As colleges and universities around the globe work to adapt to their institution’s needs, the Covid-19 crisis has illuminated some new opportunities. Augsburg University, a renowned cultural and social justice institution in the USA, chose to adopt the AFS Global Competence Certificate (GCC) to quickly adapt to serving hybrid learning needs. The GCC is a blended learning program that develops tangible global skills essential to live, work, and make a real social impact around the world.
AFS caught up with Dr. Ann Lutterman-Aguilar (pictured below), tenured global faculty and Mexico Site Director for Augsburg University’s Center for Global Education and Experience (CGEE).
Here is how she is adapting by using the GCC, in her own words.
“This fall semester I have been using the Global Competence Certificate (GCC) as an integral part of a 16-week (semester long) hybrid online Intercultural Communication course taught at Augsburg University. When I first took training to facilitate learning with the GCC, I had planned to use it within the study abroad context. However, while I still plan to do that in a post-COVID world, I have found that the GCC works extremely well as part of an online course.
At Augsburg, most of our courses are hybrid online right now. In this case, rather than having multiple synchronous sessions with students via Zoom, I had the students use the time that they would have had for class on Tuesdays to complete 2-3 GCC modules per week, with more in the beginning of the semester and fewer as we are getting close to the end. I then chose required readings for my Thursday synchronous Zoom sessions that complemented what they had learned by completing their GCC modules that week and having written in the forums. Several male students, in particular, said that the GCC modules were “fun” and provided an easy way to access the content. By having completed them and written in the online forums before class, they came well prepared for class discussions and were able to integrate more intercultural communication theory into the class. A few times we started class with breakout rooms (small group discussions) related to the week’s GCC modules before moving on to discussion of the Intercultural Communication textbook and other required readings.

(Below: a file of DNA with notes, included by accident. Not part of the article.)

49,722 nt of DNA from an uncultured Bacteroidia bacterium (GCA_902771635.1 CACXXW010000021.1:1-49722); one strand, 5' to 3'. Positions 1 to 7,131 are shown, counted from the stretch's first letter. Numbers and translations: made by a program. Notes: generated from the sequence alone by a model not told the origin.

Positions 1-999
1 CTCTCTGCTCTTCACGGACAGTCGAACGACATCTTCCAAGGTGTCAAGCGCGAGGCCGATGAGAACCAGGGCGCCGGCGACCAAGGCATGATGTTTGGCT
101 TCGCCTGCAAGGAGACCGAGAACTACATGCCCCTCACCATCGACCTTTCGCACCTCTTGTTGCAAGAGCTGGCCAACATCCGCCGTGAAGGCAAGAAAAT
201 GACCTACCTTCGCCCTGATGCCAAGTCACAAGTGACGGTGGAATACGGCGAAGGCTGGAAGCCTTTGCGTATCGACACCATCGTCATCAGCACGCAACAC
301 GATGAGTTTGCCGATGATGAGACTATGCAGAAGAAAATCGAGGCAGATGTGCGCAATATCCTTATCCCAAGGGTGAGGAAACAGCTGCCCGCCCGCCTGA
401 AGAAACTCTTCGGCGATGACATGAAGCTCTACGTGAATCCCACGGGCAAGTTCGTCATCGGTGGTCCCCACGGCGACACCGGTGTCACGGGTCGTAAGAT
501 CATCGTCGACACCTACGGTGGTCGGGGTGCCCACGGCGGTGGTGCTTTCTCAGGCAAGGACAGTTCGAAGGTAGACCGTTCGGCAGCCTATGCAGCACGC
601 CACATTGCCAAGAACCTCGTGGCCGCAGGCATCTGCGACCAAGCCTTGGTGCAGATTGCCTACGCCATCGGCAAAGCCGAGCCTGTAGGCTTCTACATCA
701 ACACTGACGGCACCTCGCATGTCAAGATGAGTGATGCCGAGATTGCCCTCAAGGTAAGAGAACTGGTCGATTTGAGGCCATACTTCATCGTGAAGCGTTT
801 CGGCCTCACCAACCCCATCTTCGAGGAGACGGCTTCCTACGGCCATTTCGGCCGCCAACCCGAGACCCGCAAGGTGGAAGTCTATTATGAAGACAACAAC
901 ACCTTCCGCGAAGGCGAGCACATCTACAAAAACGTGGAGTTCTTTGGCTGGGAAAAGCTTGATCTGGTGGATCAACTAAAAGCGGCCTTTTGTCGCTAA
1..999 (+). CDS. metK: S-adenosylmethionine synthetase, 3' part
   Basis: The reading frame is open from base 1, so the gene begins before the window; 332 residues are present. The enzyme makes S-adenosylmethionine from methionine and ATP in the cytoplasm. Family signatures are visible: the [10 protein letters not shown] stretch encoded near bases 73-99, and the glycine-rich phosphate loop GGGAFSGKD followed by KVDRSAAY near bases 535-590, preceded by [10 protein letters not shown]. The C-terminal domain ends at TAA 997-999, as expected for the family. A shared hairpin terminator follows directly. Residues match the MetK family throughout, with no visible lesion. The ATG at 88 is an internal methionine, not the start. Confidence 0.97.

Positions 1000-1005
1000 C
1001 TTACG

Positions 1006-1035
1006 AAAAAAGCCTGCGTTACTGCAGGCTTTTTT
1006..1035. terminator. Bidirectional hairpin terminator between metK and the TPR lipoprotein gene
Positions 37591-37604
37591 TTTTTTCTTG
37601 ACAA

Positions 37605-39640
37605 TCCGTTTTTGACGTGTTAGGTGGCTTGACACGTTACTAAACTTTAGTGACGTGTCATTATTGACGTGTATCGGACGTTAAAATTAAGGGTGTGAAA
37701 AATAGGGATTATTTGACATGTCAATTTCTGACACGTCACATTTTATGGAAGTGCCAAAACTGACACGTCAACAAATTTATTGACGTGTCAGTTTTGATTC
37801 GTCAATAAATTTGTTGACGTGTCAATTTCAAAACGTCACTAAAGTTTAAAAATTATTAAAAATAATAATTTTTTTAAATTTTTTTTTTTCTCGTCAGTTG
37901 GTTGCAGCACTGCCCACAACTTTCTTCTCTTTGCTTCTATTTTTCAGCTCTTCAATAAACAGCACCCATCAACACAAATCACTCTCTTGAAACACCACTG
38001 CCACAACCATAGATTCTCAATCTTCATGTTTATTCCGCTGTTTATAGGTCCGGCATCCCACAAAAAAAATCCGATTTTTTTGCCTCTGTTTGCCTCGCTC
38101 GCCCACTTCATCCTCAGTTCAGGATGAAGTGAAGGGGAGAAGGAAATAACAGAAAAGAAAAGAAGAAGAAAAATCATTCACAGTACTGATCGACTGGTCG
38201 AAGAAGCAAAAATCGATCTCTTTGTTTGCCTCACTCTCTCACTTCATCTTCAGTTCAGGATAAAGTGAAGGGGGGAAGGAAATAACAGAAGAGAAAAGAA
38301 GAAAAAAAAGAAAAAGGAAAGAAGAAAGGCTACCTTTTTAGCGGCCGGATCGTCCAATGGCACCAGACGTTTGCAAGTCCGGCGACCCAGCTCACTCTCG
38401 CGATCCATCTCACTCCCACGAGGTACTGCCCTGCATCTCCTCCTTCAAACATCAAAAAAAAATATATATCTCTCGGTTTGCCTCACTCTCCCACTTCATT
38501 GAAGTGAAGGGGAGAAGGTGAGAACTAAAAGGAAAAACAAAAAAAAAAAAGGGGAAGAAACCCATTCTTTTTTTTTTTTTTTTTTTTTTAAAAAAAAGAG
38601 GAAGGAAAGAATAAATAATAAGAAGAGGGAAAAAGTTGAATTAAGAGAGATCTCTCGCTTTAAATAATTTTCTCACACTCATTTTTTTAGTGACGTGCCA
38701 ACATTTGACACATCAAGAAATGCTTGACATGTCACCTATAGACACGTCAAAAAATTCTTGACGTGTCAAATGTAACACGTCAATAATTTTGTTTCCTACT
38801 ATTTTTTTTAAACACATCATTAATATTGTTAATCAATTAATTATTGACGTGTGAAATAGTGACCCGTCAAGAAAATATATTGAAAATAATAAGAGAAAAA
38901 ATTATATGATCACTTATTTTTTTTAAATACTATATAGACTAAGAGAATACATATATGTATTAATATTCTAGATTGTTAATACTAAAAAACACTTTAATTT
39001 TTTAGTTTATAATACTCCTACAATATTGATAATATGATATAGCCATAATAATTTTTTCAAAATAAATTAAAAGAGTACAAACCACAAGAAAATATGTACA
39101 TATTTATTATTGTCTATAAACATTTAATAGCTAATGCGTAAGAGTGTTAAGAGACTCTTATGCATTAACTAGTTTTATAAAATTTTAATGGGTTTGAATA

Since I had never taught a full hybrid online course before, the GCC provided perfect asynchronous material, serving as a “saving grace” for me as an instructor, as well as interesting educational material for the students. Since I was able to read the students’ online forum comments, I was able to identify intercultural concepts that were particularly difficult for them, and then I was able to focus on those more in my Thursday class sessions. For example, when it came to the values of individualism and collectivism, several students had a hard time moving out of their individualistic frame of reference. Therefore, in our Thursday session, I shared some examples from my own intercultural experiences, we discussed some that were written up in their text, and then I gave them additional scenarios to consider in the small groups/break-out rooms. Students from immigrant families in Asia and Latin America shared examples from their cultural backgrounds, and at the end of the class some students said that they hadn’t realized how individualistic they were but could see how that could lead to tension and misunderstandings in other cultural contexts.
I think that the biggest value of the GCC is that it helps students make personal discoveries in addition to academic ones. I look forward to continuing to use the GCC in this course as well as in other settings.”
Are you looking for ways to address intercultural and personal development in online distance learning? Various adapted versions and customization are available to help your students Global UP! Contact us now.